Alice gets attacked by a blue-light in her apartment (he’s haunting her; it’s a long story), and she doesn’t appreciate it. Pugh once again shows how good he got at using the computer to create a comic book, as the special effects on this comic are magnificent. The “ghosts” are incredibly eerie, and he uses just enough solid line work to create an impression of them, which he then details with paints, making them both tangible to a degree but weirdly ethereal and electric. Pugh uses a lot of blue in this comic, naturally, and he uses it well on this page, as he tinges Alice blue in Panel 2 and she’s bathed in the light thrown off by the “ghost.” As we saw above and in this panel, Alice knows how to dress – she’s wearing a jacket that could easily by the spiritual twin of Xander Cage’s awesome coat (seriously, that coat should have won Best Actor at the Oscars), and Pugh does beautiful work with it and the rest of her outfit. She’s wearing tremendous boot-cut jeans, which is good because she’s wearing, you know, boots. The red skintight undergarment is part of her uniform – it helps her deal with the blue-lights. Pugh takes his time to draw in every fold, and even though computer-assisted art like this often looks stiff and posed, Pugh is good enough that despite the hyper-realism of the clothing, the work is very fluid. There’s another nice facial expression on Alice in Panel 2, as she strains to drag the blue-light along, and Pugh scrunches up her eyes and nose and purses her mouth to show how hard she’s struggling. The overwhelming blue on the page makes the red “mouth” on the blue-light, the green neon in the device Alice is using, and the red in her bodysuit stand out even more. It’s well done.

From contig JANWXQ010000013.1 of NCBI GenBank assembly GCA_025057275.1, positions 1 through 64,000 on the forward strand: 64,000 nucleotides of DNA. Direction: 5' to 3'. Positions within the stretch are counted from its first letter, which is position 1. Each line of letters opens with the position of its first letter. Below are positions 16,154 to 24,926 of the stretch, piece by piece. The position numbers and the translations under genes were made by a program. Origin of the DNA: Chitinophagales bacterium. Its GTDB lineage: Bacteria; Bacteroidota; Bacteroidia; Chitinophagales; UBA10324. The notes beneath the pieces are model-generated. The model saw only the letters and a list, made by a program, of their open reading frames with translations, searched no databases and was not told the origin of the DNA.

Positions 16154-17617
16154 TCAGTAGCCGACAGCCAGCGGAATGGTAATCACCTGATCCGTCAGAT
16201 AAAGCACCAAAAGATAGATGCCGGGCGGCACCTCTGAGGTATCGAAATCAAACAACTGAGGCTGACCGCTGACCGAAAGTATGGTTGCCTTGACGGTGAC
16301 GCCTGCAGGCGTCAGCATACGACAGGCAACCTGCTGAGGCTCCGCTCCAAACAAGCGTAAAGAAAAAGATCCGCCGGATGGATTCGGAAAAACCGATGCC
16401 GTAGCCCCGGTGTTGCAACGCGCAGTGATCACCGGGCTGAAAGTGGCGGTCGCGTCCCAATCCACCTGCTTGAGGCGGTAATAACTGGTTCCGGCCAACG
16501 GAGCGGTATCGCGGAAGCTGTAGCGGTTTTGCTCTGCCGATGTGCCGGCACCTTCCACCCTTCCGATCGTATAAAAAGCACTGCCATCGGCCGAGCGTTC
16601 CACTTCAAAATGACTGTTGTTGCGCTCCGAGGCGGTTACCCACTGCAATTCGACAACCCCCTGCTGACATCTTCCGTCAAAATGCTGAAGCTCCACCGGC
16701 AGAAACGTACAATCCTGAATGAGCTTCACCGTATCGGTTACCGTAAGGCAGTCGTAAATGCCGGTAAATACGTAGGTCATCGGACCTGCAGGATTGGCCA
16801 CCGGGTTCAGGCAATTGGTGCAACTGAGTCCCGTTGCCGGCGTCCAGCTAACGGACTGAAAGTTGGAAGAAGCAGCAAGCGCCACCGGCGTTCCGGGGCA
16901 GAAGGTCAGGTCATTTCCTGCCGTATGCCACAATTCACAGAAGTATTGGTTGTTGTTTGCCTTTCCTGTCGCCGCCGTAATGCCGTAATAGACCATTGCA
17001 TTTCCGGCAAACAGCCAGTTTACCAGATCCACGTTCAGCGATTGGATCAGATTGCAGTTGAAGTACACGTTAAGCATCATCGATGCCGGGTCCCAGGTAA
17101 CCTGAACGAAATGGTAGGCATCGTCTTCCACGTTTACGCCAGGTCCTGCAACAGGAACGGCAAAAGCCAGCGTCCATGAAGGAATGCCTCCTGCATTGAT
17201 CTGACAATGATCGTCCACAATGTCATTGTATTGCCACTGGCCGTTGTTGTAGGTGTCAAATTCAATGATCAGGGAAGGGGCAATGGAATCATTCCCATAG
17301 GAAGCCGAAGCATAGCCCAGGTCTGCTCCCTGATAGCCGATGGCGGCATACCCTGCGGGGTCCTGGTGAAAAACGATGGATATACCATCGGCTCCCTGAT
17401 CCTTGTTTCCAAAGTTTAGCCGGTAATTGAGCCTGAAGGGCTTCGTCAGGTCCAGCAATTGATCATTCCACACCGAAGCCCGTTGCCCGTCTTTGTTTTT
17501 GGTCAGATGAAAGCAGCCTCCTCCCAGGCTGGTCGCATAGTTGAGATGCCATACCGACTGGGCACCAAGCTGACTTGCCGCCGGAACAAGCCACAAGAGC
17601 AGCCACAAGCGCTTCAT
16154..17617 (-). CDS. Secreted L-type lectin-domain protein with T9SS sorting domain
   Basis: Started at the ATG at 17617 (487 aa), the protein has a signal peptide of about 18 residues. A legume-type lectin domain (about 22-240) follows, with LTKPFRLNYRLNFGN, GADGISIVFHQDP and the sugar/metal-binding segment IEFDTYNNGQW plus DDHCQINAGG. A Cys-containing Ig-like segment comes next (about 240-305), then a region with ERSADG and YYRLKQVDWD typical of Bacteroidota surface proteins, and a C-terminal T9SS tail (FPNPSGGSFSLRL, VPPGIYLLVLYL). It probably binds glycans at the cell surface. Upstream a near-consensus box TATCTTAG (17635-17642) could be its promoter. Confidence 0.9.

Alice manages to open the window, which causes the “ghost” to die (again, it’s a long story – don’t ask!). I like how Pugh depicts its “death” – it’s getting sucked out the window, and Pugh draws it disintegrating. Notice again how well he blends the “organic” – the blue-light’s “skeleton” and the inorganic – the blue-light’s eye is obviously “robotic.” Despite not being flesh and blood, the blue-light’s disintegration is accompanied by some dark red spatter, and Pugh makes sure that it’s not excessive, so it blends nicely with the blues and greens that he’s been using throughout. It’s interesting that he uses the red, blue, and green as the main palette, and then blends in some lighter hues of blue and yellow in the motion lines as the “ghost” gets sucked away – the colors are really nice in this panel. He adds the crackles of electricity to once again remind us that these aren’t true “ghosts,” they’re electrical impulses, and even without the motion lines, the way he shows the skull getting ripped apart does well showing in which way the blue-light is moving. Alice forms a nice frame to the destruction, and Pugh uses the shadows very well – the right side of her face is, naturally, bathed in the light of the apparition, while the left side is shadowed, making the lit part of the panel even brighter. Again, we see how nice Pugh’s details are – the zippers and button fly on Alice’s pants are very clear, and it adds good realism to a scene in which a ghost skull is getting sucked out a window.